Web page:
|SSM Cardinal Glennon Children's Medical Center|
When Your Baby's in the NICU
New parents eagerly look forward to bringing their baby home, so it can be frightening if your newborn needs to be admitted to the neonatal intensive care unit (NICU). At first it may seem like a foreign place, but understanding the NICU and what goes on there can help reduce your fears and let you better help your baby.
About the NICU
If your baby is sent to the NICU, your first question probably will be: What is this place? With equipment designed for infants and a hospital staff who have special training in newborn care, the NICU is an intensive care unit created for sick newborns who need specialized treatment.
Sometimes the NICU is also called:
Babies who need to go to the unit are often admitted within the first 24 hours after birth. Babies may be sent to the NICU if:
Only very young babies (or babies with a condition linked to being born prematurely) are treated in the NICU — they're usually infants who haven't gone home from the hospital yet after being born. How long they'll remain in the unit depends on the severity of their illness.
Who Will Be Taking Care of My Baby?
Although many people help care for babies in the NICU, those most responsible for day-to-day care are nurses. You might come to know them very well and rely on them for information and reassurances about your baby.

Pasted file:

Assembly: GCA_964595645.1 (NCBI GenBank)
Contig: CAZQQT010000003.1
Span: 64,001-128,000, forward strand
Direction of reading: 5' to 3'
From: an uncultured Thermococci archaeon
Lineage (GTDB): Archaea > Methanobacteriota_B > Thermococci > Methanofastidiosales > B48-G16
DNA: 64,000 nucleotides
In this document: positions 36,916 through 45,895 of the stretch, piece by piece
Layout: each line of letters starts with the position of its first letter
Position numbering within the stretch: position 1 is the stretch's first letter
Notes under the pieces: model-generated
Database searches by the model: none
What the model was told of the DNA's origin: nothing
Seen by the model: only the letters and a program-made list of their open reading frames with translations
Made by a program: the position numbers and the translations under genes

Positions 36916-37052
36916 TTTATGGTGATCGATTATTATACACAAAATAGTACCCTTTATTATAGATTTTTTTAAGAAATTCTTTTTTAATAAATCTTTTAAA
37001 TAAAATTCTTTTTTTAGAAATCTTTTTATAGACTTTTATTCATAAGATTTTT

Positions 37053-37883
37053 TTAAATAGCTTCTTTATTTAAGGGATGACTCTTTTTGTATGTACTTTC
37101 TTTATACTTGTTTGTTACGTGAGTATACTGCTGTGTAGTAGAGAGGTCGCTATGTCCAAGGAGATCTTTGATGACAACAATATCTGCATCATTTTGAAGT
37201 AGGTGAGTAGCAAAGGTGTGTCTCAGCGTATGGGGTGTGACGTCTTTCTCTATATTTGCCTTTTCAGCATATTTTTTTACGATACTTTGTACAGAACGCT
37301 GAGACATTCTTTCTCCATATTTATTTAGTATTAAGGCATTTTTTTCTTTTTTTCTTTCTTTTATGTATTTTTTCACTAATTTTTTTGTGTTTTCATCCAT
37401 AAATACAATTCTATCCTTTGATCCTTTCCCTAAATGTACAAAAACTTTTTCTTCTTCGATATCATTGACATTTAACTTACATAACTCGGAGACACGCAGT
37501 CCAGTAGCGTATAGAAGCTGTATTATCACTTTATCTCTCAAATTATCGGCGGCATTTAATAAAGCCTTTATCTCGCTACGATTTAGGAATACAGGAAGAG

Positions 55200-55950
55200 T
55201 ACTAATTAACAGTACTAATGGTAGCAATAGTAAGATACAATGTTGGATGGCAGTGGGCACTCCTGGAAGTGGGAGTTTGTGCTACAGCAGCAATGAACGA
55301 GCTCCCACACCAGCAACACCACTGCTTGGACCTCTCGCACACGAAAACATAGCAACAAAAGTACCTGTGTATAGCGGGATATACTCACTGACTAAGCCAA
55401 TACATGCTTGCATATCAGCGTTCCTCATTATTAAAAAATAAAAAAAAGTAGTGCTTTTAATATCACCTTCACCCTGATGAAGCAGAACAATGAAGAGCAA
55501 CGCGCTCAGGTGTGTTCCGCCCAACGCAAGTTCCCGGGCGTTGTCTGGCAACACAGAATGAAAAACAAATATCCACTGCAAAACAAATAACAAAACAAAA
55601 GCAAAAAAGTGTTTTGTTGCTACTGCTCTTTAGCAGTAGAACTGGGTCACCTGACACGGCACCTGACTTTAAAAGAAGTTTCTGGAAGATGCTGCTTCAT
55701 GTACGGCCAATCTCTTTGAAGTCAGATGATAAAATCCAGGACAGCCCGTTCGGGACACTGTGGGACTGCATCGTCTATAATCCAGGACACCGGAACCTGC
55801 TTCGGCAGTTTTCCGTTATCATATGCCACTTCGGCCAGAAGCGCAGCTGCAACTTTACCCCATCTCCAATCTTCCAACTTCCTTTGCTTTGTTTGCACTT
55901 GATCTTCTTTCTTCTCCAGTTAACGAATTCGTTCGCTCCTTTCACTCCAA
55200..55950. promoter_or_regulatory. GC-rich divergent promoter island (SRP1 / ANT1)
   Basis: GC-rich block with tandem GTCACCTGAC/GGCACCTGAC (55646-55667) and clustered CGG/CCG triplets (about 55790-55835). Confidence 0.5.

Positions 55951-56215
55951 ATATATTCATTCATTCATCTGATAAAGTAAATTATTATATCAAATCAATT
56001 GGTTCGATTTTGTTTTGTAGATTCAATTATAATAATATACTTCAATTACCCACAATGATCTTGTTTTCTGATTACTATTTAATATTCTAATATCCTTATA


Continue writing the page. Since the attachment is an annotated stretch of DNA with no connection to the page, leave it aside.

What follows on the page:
The nurses you might interact with include a:
Other people who may help care for your baby include:
Questions to Ask the Neonatologist or the Nurses
To better help you help your baby during a stay in intensive care, it's wise to get as much information as possible about what to expect. If you have questions, talk to the neonatologist or the nurses.
The nurses see your baby every day, so they can give you frequent updates on your little one. The plan of care for your infant is discussed on "rounds" every day. Nurses can help you to understand the diagnosis and treatment plan, but it's also helpful to discuss these issues with other members of the medical team including:
All of these health professionals are involved in determining the best plan of care for your baby.
You might want to ask the neonatologist and other doctors and/or the nurses:
You may also want to talk to the nurses in more detail about your baby's daily care and what to expect when you spend time with your little one. You should also learn the visiting schedule and any rules of the NICU so you'll know which family members can see the baby and when they can visit.
Questions to Ask the Social Worker
You might want to ask the social worker:
What to Expect in the NICU
Walking into the NICU can feel like stepping onto another planet — the environment is probably unlike anything you've experienced. The unit is often busy, with lots of activity, people moving around, and beeping monitors.
Once settled in the unit, your baby will receive care tailored to your little one's specific needs. Most NICU babies are on special feeding schedules, depending on their level of development or any problems they have. For instance, some infants are too premature or too sick to eat on their own, so they have a feeding tube that runs through the mouth and into the stomach. Others need high-calorie diets to help them grow.